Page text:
What's it gonna take?

Bassmaster Classic time again. The Greatest Show in Fishing.

I often get asked two questions. They're in the same ballpark. One is: What does it take to win a big-time tournament?

The other question is: What does it take to win a Bassmaster Classic?

As I was thinking about those two questions, I thought, well, there's actually a third question. How does a person win the Classic on the >Red River in north Louisiana? Well, here's what I think.

I think the Classic champion will have to do at least five things.

Conquer the mind game
There's no pressure in our sport like the tournament pressure of the Classic. It's a head game from start to finish, and the winner will have to make good decisions for three straight days. He (or she, this year, with >Kim Bain-Moore in the field) can't do what I did last year at >Hartwell.

I made a strategy decision that backfired on the first day. The weather had been super cold and the lake was low because of the drought. It hadn't rained seriously in months, so I put together a perfect plan for fish in shallow water. Then right before the tournament we had two days of hard rain and, as a result, my fish disappeared. And I didn't have enough of a deep-water plan to compete.

Know how to fish a river system

River systems fish differently, they're not like a reservoir. The field could open up if we get a week of 65 to 70 degrees and the water is normal. There could be Classic record weights if that happens. But if we get the dreaded Red River special — cold, high muddy water — a lot of the field will be shut out.

It's hard, hard, hard to catch fish in cold, muddy water … But the basics are: it's the end of February, the pattern is pre-spawn females, and they're going to be in the back — way back. That's where the guessing game starts.
I can't stress enough how small the Red River is going to fish. Ninety percent is useless. The fish will be in 10 percent of the water.

Catch a big fish every day

I mean something like a seven- or eight-pounder. There are plenty of those in the Red River. But the Red River is weather-dictated, and it's rain, not temperature, that will affect us the most.

In the third week of February, sometimes the water gets so high it comes over the dikes. If that happens, 12 pounds a day could win the tournament. But if we get anything close to normal, you're going to have to catch a big fish every day to win.

The all-time Classic record, 56-4, could fall. In fact, if we get good weather, no rain or high water, I predict the record will fall.

Fish with "experience

A veteran usually wins the Classic. >When I won, I was a first-timer, but I had tournament fished for almost 30 years and I'd had good tournaments on Lay. Nothing beats experience.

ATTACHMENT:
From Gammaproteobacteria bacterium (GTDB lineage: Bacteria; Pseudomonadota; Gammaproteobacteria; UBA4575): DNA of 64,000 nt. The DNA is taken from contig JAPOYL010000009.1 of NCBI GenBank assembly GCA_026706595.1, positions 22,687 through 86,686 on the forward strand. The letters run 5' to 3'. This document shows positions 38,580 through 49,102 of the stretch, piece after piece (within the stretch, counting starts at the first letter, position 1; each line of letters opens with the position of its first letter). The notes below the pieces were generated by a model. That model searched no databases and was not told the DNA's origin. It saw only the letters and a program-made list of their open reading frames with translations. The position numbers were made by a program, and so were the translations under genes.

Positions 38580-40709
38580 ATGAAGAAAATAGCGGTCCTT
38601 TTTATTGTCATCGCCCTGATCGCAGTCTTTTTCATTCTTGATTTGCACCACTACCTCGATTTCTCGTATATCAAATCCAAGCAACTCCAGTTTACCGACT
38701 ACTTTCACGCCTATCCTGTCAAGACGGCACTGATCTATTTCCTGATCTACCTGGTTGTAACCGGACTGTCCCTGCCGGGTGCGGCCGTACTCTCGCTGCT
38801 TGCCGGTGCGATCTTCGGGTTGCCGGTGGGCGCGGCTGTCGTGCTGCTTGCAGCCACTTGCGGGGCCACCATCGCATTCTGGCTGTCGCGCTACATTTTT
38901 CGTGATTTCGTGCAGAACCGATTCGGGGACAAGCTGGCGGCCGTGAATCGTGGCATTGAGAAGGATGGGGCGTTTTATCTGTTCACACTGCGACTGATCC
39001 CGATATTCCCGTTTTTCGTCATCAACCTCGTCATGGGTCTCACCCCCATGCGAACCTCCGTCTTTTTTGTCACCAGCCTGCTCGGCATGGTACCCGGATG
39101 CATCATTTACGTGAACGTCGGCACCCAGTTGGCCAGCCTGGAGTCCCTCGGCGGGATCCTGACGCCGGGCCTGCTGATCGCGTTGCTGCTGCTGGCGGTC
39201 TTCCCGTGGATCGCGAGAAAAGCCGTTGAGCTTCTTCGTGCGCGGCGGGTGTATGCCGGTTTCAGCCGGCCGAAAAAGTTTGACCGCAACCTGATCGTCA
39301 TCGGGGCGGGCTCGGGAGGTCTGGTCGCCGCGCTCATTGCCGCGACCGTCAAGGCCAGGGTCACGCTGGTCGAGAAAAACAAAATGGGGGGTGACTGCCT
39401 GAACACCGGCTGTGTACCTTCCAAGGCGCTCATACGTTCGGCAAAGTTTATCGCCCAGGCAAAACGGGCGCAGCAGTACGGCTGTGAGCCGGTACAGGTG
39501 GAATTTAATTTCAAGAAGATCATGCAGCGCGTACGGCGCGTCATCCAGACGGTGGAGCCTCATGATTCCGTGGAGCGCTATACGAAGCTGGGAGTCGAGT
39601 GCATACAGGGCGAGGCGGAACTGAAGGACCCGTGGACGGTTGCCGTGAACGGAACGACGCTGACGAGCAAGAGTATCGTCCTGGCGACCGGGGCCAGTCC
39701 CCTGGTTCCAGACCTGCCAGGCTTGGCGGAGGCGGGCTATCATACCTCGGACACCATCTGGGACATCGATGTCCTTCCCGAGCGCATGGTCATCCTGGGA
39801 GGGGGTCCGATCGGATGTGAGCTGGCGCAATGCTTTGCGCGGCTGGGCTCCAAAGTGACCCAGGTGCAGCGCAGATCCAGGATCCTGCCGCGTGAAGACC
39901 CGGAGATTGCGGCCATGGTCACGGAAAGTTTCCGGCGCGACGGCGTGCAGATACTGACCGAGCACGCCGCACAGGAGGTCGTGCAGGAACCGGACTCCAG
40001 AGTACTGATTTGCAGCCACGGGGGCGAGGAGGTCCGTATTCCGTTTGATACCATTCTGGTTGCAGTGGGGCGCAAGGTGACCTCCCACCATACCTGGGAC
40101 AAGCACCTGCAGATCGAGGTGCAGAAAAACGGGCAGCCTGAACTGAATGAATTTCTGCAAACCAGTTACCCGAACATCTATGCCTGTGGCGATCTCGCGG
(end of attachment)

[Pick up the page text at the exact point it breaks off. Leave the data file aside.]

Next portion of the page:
Carve out the distractions

You're forced into a different routine, and you can't help but feel disrupted, Everything changes. You don't have your boats and your tackle in front of you, the way you do at most tournaments.

You stay in a nicer hotel, away from your truck, boat and tackle. You're shuttled in a group, working on other people's time, not your time. You don't even launch your boat. You just get off the dock and into your boat in the water — and a barrage of boats follow you.

It's a media blitz all week. You just have to figure out how to overcome all that that … And we'll have another distraction this year: Kim Bain-Moore, the first woman to compete in the Classic. Kim's going to get a lot of attention because she's treading new ground.

I'm not naïve enough to think everyone in our sport is happy that Kim's in the Classic. But I will point out that, just as the rest of us did, she earned her position in the field through the rules ESPN created. She qualified.

ESPN has done fantastic things to grow our sport, and I believe this will certainly draw great attention to the Classic — and attention to the sport is a good thing.

What I believe this means to Kim is that she will be crippled by media coverage. She'll have what seems like a million people following her everywhere she goes. I'm a former Classic champion, but she'll get far, far more coverage than I will.

In fact, she'll get more coverage >Kevin VanDam and >Skeet Reese combined.

My suggestion to Kim would be this. Enjoy the event. Take it all in. Be competitive, but savor it. And I'd like to say that I wish her luck, but I don't know if I wish Kim luck any more than I wish KVD or any other competitor good luck. When the whistle blows February 20 and we launch our boats for the start of the Classic, my intention is to win. At that point, she's just another competitor.

For more information on 2007 Classic champion Boyd Duckett, visit his Web site.